3 Ridiculous Soul-Crushing Rules At China’s #3 University
There’s a reason why so many Chinese people are burned out, have extremely limited social lives, and are glued to their phones 24/7 in case their boss comes calling.
I graduated high school a few months ago and I needed a visa in order to stay in China for my gap year (my passport is Canadian). I enrolled at a pre-university program to study Chinese thinking it would be a breeze, that I would only need to take a few hours of Chinese Mon-Fri and be able to focus on my entrepreneurship endeavours. WRONG!
As an entrepreneur who grew up in Canadian/American schooling systems, I was extraordinarily shocked about some of these rules university students have to abide by 👩🎓.
1. No power after 10PM in the dorms — for 💡… but also 🔌
My program is for non-Chinese students looking to learn Chinese, meaning that due to COVID the mass majority of students can’t actually enter China to attend class. I am in Shanghai because I was here already, and then there are two other Koreans who are here — The other 98 students are all virtual 👩💻.
I also don’t live on campus since I already have a place in Shanghai. But my two Korean friends told me that the rule is that there is NO POWER after 10PM. I thought this was absolutely ridiculous.
And then he broke it to me and said: “我更适应的是充不了手机的电” [What I struggle with even more is that I can’t charge my phone]. WTF?!?
When I asked the supervisor (a 60+ year old Chinese woman) about this, she said it was because they “don’t want students to engage in any activities in hours that might not be monitored by teachers.”
The solution? A lot of portable chargers. A lot. Lights are back on at 6AM.
2. There’s no wifi anywhere except for the academic buildings
This includes libraries, cafeterias, and dorms. Studying is meant to be done only in classrooms during monitored times (aka self-study courses).
3. Evening self-study is mandatory and monitored in class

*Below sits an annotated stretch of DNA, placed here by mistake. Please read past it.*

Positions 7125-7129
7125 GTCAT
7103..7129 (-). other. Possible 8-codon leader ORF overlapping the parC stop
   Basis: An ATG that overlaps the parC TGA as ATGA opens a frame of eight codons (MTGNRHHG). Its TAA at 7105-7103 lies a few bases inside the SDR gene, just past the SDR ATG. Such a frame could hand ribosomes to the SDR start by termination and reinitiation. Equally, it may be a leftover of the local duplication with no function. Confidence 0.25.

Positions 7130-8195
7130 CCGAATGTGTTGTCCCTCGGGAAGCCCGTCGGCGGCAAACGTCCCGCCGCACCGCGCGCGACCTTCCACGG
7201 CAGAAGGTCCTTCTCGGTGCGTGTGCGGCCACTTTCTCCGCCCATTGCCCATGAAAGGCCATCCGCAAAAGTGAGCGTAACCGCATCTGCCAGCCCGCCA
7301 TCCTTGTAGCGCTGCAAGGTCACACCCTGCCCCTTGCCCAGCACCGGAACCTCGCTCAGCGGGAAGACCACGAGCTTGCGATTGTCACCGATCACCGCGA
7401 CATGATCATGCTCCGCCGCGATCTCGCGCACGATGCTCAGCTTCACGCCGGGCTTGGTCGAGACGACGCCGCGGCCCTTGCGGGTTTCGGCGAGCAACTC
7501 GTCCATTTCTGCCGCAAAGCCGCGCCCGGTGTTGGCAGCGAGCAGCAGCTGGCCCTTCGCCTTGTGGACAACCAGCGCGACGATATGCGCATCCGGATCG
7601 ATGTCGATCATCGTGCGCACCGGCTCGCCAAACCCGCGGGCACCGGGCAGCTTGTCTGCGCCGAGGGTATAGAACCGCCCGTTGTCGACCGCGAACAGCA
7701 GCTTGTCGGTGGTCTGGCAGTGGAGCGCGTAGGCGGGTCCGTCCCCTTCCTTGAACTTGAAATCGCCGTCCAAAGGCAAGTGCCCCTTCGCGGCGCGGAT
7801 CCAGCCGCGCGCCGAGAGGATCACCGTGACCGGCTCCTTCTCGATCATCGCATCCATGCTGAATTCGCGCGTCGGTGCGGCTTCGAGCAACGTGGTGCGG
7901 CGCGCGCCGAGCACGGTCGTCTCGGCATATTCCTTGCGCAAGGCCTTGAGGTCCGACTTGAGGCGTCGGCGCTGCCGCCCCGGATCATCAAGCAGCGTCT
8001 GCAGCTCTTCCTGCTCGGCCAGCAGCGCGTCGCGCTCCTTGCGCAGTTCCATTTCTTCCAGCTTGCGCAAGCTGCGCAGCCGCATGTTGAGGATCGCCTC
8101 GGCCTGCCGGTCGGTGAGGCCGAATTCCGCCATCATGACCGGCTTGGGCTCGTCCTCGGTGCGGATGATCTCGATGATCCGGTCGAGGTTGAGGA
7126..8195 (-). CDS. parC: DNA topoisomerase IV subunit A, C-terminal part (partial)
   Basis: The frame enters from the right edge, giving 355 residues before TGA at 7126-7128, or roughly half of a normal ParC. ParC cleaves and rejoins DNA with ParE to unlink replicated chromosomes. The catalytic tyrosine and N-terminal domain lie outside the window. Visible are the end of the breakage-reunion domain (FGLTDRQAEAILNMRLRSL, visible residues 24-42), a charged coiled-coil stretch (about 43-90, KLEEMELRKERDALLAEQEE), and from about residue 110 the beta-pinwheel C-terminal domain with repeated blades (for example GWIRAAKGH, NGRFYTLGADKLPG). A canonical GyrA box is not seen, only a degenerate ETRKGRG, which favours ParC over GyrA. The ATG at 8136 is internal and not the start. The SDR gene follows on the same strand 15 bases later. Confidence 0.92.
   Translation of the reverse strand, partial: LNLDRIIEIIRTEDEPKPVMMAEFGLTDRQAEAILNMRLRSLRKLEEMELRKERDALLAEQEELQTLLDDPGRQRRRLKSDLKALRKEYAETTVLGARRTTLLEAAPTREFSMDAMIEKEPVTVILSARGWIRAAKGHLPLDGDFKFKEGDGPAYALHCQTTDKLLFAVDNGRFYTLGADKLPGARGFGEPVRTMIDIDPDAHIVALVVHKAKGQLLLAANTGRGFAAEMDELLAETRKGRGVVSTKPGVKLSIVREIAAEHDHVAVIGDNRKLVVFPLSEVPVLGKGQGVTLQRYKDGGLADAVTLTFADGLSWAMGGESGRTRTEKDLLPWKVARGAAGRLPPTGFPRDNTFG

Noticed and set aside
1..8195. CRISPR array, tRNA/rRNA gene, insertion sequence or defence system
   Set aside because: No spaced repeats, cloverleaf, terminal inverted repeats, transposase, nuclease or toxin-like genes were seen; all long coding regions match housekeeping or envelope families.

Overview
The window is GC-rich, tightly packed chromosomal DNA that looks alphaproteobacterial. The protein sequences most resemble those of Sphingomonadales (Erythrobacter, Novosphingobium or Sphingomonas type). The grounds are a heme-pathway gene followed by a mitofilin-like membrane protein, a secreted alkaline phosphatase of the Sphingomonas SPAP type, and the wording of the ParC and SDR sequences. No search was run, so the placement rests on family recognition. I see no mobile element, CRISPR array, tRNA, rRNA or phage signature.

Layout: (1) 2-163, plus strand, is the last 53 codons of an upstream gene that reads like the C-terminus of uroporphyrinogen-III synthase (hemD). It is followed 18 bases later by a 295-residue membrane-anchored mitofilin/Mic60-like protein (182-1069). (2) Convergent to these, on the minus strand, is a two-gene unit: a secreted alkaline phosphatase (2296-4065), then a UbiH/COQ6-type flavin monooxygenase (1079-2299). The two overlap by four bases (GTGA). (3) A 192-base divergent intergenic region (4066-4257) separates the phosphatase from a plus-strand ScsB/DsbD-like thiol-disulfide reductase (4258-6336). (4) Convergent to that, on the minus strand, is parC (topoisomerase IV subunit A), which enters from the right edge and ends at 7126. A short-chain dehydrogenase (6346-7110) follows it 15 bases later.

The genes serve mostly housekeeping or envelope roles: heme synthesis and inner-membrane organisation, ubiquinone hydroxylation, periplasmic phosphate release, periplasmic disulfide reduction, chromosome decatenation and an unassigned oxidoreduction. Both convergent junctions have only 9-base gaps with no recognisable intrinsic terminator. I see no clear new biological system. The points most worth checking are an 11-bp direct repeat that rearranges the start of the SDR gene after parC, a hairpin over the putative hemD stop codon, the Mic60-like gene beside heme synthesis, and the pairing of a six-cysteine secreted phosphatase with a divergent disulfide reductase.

My schedule starts from 8:50AM in the morning and ends at 8:20PM. From 6:00–8:20PM, there is a mandatory self-study class. Students are required to be in class for this. I know it might not seem like much, but considering the day’s classes end at 4:20 PM and the school campus is one hour from the city, this basically holes everyone up on campus the entire day, Monday through Thursday. It doesn’t matter if you don’t have anything to do, you have to just sit in class 🏫.
Of course, there are good things about the school and there are some students who are genuinely happy. But I am curious about how this reflects onto China’s education system as a whole since many of these kids who grew up haven’t experienced anything different at all. And, mind you, this is Jiaotong University in Shanghai: The #3 ranked university in all of China.
Where’s the innovation? The creativity? The opportunity? These kids are subject to academics 24/7, it’s the only life that they know. All my friends in the US go to university classes for two hours a day — isn’t this freedom what college should be about?
In case you’re wondering, I thankfully don’t have to abide by rules #1 and #2 since I don’t live on campus. I also “attend self-study online via Zoom”, but I had to really fight with them to give me this leeway.
It honestly feels like these universities are trying to control every single aspect of these students' lives, and turn them into obedient little robots 🤖.
There is a lot more to say about these programs, both good and bad, and little things I’ve observed and experienced. More to come soon.
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Thank you for reading! My name is Rachel and I am an eighteen year old serial entrepreneur, community builder, and marketing/branding creative. I love writing about feminism, entrepreneurship, personal development, relationships, and the crazy world of China.